In other words, farmers are being turned into criminals, and rural 
communities are becoming corporate police states. The fundamental issue is 
control. With the advent of genetic engineering, the farmer is becoming a 
renter of proprietary seeds and livestock -- and he or she is losing the 
right to make farm-level decisions. Companies like Monsanto are attempting 
to dictate how farmers will farm and under what conditions. This is 
popularly known as "bioserfdom." The result is that food production is 
being taken out of the hands of independent farmers.

The economist Michael Boehlje calls it the "Wal-Marting" of American 
agriculture. Farmers will raise animals or grow crops according to a 
formula dictated by the end processors. Farmers will sign contracts that 
stipulate precise levels of inputs, dictating what seed, fertilizer, 
chemicals, row spacing, irrigation, harvesting technique, and other details 
will be used.

As the Gene Giants gain control over every phase of production, processing, 
and marketing -- from "farm to fork" -- the role of the farmer is reduced 
to that of a contract worker. The American farmer becomes a "renter of 
germplasm," rather than an independent owner-operator.

There is no doubt that patents are a powerful tool to protect corporate 
monopoly, but they do not necessarily promote innovation. The monopolistic 
nature of the patent process can restrict innovation, limit competition, 
and thwart new discoveries.

Over time, intellectual property regimes have grown into mechanisms that 
allow corporations (not individual inventors) to protect markets rather 
than ideas. In today's knowledge-based economy, intellectual property 
assets have surpassed physical assets such as land, machinery, or labor as 
the basis of corporate value.

At the end of 1995, for example, the Hoechst group held 86,000 patents and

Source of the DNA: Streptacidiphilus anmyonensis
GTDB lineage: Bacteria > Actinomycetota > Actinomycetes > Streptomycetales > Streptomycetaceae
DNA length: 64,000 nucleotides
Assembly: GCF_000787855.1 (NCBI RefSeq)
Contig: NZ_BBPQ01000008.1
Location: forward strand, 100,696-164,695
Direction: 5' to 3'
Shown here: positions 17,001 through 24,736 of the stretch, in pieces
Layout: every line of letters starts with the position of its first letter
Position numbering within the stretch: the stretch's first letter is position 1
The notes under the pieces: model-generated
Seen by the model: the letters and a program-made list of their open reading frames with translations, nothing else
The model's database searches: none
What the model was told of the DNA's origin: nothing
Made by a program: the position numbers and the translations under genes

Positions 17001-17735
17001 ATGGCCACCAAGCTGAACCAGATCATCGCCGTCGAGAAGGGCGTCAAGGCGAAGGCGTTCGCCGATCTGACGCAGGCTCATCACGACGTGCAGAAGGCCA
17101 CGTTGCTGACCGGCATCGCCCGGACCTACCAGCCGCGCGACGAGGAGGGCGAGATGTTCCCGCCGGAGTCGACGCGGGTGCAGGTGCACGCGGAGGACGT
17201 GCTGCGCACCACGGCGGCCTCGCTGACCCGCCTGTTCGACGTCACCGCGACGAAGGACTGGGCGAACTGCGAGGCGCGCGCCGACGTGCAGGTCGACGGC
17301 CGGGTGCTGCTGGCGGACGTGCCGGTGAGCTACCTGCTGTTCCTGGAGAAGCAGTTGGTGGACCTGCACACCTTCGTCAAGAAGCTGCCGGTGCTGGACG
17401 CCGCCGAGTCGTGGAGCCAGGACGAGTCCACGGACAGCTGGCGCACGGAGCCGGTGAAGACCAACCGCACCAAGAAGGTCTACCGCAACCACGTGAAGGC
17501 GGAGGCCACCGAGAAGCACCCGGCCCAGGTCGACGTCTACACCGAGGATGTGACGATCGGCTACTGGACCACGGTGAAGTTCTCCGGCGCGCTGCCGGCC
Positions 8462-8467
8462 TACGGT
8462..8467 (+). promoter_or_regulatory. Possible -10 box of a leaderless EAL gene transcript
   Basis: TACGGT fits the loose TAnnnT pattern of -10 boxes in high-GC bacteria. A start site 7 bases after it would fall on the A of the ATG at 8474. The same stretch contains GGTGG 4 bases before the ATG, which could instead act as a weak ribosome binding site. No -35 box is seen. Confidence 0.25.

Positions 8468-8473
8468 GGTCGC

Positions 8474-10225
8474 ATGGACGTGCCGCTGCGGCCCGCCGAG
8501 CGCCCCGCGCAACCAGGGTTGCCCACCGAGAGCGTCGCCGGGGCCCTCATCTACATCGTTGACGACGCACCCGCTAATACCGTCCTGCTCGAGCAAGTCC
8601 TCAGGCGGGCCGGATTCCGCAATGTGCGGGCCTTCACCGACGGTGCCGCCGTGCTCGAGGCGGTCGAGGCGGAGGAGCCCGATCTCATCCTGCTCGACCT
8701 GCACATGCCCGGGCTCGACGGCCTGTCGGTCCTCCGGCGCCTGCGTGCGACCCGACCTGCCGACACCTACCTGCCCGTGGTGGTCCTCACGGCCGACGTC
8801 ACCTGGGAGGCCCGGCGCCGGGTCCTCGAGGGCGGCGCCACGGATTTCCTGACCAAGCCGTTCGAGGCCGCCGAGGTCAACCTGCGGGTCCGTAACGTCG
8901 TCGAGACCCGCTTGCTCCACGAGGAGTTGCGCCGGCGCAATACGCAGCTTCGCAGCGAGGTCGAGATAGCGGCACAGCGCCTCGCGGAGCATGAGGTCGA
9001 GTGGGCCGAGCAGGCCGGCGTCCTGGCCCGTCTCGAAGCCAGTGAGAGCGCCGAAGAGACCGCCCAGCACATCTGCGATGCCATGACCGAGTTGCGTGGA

patent applications. According to Dr. Richard Helmut Rupp, head of Hoechst 
R & D, "The most important publications for our researchers are not 
chemistry journals, but patent office journals around the world." The cover 
of Novartis's 1997 annual report boasts that the company holds more than 
40,000 patents. IBM is now getting 10 new patents every working day.

Increasingly, access to new agricultural technologies is legally restricted 
by a complex pedigree of patented gene traits. For example, one of Pioneer 
Hi-Bred's genetically engineered insect-resistant corn hybrids requires 
access to 38 different patents controlled by 16 separate patent holders. 
The control of patented genes and traits has created legal barriers that 
make it difficult or impossible for small companies or public sector 
researchers to compete or gain access to new agricultural technologies.

The uncertainty and confusion over the application of patent law to living 
materials has resulted in immense legal battles among corporations 
competing for ownership of strategic genes, traits, and biological 
processes. Not surprisingly, the number of intellectual property lawyers in 
the United States is growing faster than the amount of research.